1. The Medical Act 1983 requires that there shall continue to be a body corporate known as the General Medical Council having the functions assigned to them by this Act.… The pursuit by the General Council of their over-arching objective involves the pursuit of the following objectives— to protect, promote and maintain the health, safety and well-being of the public, to promote and maintain PUBLIC CONFIDENCE IN THE MEDICAL PROFESSION, and to promote and maintain PROPER PROFESSIONAL STANDARDS AND CONDUCT FOR MEMBERS of that profession.

2. Good medical Practice (the rules for doctors compiled by the GMC) as set out in “the duties of a doctor registered with the GMC” confirms that the GMC and medical practice is about wellbeing, health and care:
… Patients must be able to trust doctors with their lives and health. … Make the care of your patient your first concern…. Protect and promote the health of patients and the public…. Support patients in caring for themselves to improve and maintain their health…. Good doctors make the care of their patients their first concern… They do their best to make sure all patients receive good care and treatment that will support them to live as well as possible, whatever their illness or disability…. Good medical practice describes what is expected of all doctors registered with the General Medical Council (GMC).... You must provide a good standard of practice and care…. provide effective treatments based on the best available evidence… take all possible steps to alleviate pain and distress whether or not a cure may be possible… You must not express your personal beliefs (including political, religious and moral beliefs) to patients in ways that exploit their vulnerability …. You must give priority to patients on the basis of their clinical need …. The investigations or treatment you provide or arrange must be based on the assessment you and your patient make of their needs and priorities, and on your clinical judgement about the likely effectiveness of the treatment options…. If you are faced with a conflict of interest, you must be open about the conflict, declaring your interest formally, and you should be prepared to exclude yourself from decision making.

3. The distinction between Medical Practice and Cosmetic Practice is further supported by the fact that it is procedural and ethically incompatible to practice medicine and cosmetics simultaneously. Primum non / nil nocere is a Latin phrase used to describe medical practice that means "first, do no harm", in cosmetic practice, often harm is done.

4. Non-maleficence, which is derived from the maxim, is one of the principal precepts of bioethics that all medical students are taught in school and is a fundamental principle throughout the world. Another way to state it is that, "given an existing problem, it may be better not to do something, or even to do nothing, than to risk causing more harm than good." It reminds the medical care provider that they must consider the possible harm that any intervention might do. This is not a maxim of cosmetic practice.

5. The Hippocratic oath pledges: “I will use treatment to help the sick according to my ability and judgment, but never with a view to injury and wrong-doing. Neither will I administer a poison to anybody when asked to do so, nor will I suggest such a course. … Into whatsoever houses I enter, I will enter to help the sick, …” Again cosmetic practice does not adhere to this.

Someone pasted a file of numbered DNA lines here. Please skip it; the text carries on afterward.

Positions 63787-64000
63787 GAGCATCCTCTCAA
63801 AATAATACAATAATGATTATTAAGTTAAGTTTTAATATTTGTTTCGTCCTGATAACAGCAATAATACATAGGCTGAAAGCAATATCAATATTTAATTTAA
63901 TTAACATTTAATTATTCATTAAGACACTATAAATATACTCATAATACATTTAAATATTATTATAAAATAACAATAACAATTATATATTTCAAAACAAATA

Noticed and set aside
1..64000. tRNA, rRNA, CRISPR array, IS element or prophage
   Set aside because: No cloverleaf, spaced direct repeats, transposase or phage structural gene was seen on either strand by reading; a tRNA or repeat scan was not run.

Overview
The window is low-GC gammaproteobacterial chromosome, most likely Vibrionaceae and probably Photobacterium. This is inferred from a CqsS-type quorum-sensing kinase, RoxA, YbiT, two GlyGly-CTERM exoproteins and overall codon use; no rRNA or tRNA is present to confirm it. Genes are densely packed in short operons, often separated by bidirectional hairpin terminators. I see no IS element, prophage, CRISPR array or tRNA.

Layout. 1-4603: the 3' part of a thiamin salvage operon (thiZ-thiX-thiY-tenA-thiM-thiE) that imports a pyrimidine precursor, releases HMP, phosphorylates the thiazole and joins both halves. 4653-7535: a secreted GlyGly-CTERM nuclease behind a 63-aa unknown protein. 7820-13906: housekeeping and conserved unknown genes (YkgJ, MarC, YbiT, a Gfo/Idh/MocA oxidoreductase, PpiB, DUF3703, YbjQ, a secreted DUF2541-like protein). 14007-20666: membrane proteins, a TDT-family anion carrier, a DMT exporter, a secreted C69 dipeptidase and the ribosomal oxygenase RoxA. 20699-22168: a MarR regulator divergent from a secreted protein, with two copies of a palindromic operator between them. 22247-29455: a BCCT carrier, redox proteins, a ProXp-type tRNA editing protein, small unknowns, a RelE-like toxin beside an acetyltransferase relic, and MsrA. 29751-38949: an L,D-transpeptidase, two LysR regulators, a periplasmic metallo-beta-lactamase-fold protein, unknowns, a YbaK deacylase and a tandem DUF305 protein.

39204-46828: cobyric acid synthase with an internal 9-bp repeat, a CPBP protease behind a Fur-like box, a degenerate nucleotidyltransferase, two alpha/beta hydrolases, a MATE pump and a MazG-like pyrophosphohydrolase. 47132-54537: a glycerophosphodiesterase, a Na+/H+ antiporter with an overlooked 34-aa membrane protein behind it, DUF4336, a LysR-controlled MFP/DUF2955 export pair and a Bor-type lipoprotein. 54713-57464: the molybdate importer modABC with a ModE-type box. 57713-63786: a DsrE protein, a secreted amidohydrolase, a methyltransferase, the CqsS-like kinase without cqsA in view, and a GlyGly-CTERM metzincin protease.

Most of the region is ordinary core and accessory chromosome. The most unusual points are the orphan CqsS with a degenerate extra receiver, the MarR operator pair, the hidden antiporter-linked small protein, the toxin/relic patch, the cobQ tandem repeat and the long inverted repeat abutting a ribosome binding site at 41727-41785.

THEN
... AND THESE ARE MY QUESTIONS:

1. Why are registrants with the GMC allowed to perform non-surgical Cosmetic Procedures contrary to Section 1. Subsection (1B)3(c) of the Medical Act 1983.

2. Does the GMC not in fact direct members of the medical profession to deviate from “Good Medical Practice” by allowing Cosmetic Practice?

3. Why is the GMC, whilst it is statutorily incapable to regulate or advice on Cosmetic Practice without knowingly overstepping it’s remit and acting ultra vires, issuing guidelines on Cosmetic Practice: A profession outside the GMC’s field of experience and responsibility?

4. Is the GMC interfering with the, perfectly legitimate, over the phone prescription of “botox” (botulinum toxin) in an attempt to stake a claim to Cosmetic Practice in contravention of the 1983 Act?

Thank you for your patients and your diligence.

Yours sincerely,

Pieter

Matthew McCoig-Lees (0161 923 6579), General Medical Council

Dear Pieter

 

Thank you for your email. I can confirm that we do not hold any
information in relation to your questions that I am able to disclose under
the Freedom of Information Act 2000.

 

I would however like to confirm that the principles in our guidance for
doctors on cosmetic interventions are based on good medical practice.
Further information on our cosmetics guidance can be found on our
website-  [1]https://www.gmc-uk.org/guidance/ethical_....

 

Kind Regards

 

Matt

 

Matthew McCoig-Lees

Information Access Officer

Information Access Team

General Medical Council

3 Hardman Street

Manchester

M3 3AW

Email: [2][email address]

Website: [3]www.gmc-uk.org

Tel: 0161 923 6579

 

 

show quoted sections

Dr David Waghorn left an annotation ()

Why is the GMC unable to confirm or deny its reasons for non-disclosure? Is it in the Public Interest? Why cannot the GMC say that registration is not required for Public access?

Looking for an EU Authority?

You can request documents directly from EU Institutions at our sister site AskTheEU.org . Find out more .

AskTheEU.org